Ran Ma was studying Biomedical Engineering at Johns Hopkins University and working at Northwestern on the Wounded Warriors Project, a biomask to regenerate the human face for burn victims and war veterans. While working at the wound lab at Northwestern, she learned that there are over 100,000 annual lower limb amputations due to diabetic foot ulcers. For more information see the IDTechEx report on technologies for diabetes management.
She came up with the initial concept for Siren's Neurofabric - a seamless, wearable technology - to address this specific, often fatal problem. Ma believes that wearable technology and data are the keys to preventing many health conditions, specifically in the field of chronic disease and aging.
Siren's vision is to empower people to avoid complications caused by chronic disease and aging. To this end, Siren develops innovative wearable health technology that seamlessly integrates into the user's everyday life. The company's first product, the Siren Diabetic Sock and Foot Monitoring System, is designed to proactively track foot temperature. It allows people with diabetes to use temperature data to detect diabetic ulcers early and avoid amputations.
People with neuropathy need to monitor their feet to detect inflammation - an early sign of potential foot injuries that often lead to ulcers and amputations. But simply keeping an eye on your feet and using therapeutic footwear are often not enough to prevent injuries. Siren's innovative system monitors foot temperature automatically, continuously, and reliably, helping detect foot ulcers early.
Siren Diabetic Socks use Neurofabric to detect temperature changes between your feet, which are a sign of possible foot ulcers and they are equipped with sensors that continuously monitor foot temperature at six key points. Monitoring the temperature at the bottom of your feet has been clinically proven to prevent up to 87.5% of foot ulcers when compared to standard therapies such as therapeutic footwear, diabetic foot education, and regular foot exams.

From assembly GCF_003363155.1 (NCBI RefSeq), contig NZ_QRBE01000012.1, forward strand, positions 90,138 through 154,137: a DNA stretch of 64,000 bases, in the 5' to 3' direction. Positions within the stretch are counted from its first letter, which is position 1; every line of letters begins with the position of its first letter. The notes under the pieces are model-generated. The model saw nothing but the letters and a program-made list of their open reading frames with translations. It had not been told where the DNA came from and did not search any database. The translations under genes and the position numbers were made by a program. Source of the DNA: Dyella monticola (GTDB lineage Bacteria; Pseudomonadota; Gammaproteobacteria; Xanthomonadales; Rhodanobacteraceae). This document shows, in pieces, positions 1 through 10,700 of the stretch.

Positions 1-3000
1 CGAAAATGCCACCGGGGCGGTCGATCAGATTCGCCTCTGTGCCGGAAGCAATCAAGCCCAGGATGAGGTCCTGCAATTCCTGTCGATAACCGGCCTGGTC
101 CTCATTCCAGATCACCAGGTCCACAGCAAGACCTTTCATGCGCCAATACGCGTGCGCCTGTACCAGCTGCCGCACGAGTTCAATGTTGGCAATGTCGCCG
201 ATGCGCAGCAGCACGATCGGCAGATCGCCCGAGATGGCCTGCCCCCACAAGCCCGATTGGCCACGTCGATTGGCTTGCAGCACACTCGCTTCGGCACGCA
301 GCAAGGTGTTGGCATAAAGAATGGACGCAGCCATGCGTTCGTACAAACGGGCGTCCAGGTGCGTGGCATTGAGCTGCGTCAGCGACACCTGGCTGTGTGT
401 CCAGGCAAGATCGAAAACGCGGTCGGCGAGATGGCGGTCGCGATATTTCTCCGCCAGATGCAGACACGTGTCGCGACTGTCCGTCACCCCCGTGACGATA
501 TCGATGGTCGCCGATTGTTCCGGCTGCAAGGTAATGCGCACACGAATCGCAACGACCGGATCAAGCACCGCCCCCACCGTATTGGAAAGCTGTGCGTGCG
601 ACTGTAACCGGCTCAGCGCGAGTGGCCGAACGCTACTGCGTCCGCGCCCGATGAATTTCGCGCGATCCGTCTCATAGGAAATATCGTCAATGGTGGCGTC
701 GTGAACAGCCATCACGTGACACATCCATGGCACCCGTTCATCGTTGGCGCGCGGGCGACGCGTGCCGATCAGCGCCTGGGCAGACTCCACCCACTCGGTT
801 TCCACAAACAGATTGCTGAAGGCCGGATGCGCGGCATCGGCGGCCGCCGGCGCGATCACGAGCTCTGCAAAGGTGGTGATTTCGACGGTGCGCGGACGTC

People with diabetic neuropathy can catch possible injuries before they occur by monitoring the temperature of their feet.
Siren's Neurofabric textile has microsensors woven directly into the fabric. These virtually invisible sensors are seamlessly integrated into the socks to monitor temperature changes on the bottom of the feet. The sensors send a signal to a small tag in the sock. The tag wirelessly transmits temperature data via Bluetooth to the Siren app and Siren Hub. Should signs of inflammation be detected, you receive notifications via the Siren companion app and/or text message. If you don't have a smartphone, simply use the Siren Hub in any standard electrical outlet. The Siren Hub will send alerts to your home phone or e-mail. You can also log into our online web portal to check your temperature data and foot health.
To ensure accuracy, Siren will send a new shipment of socks to replace current supply every six months.
Source and top image: Siren
Learn more at the next leading event on the topic: Printed Electronics Europe 2019 on 10 - 11 Apr 2019 at Estrel Convention Center, Berlin, Germany hosted by IDTechEx.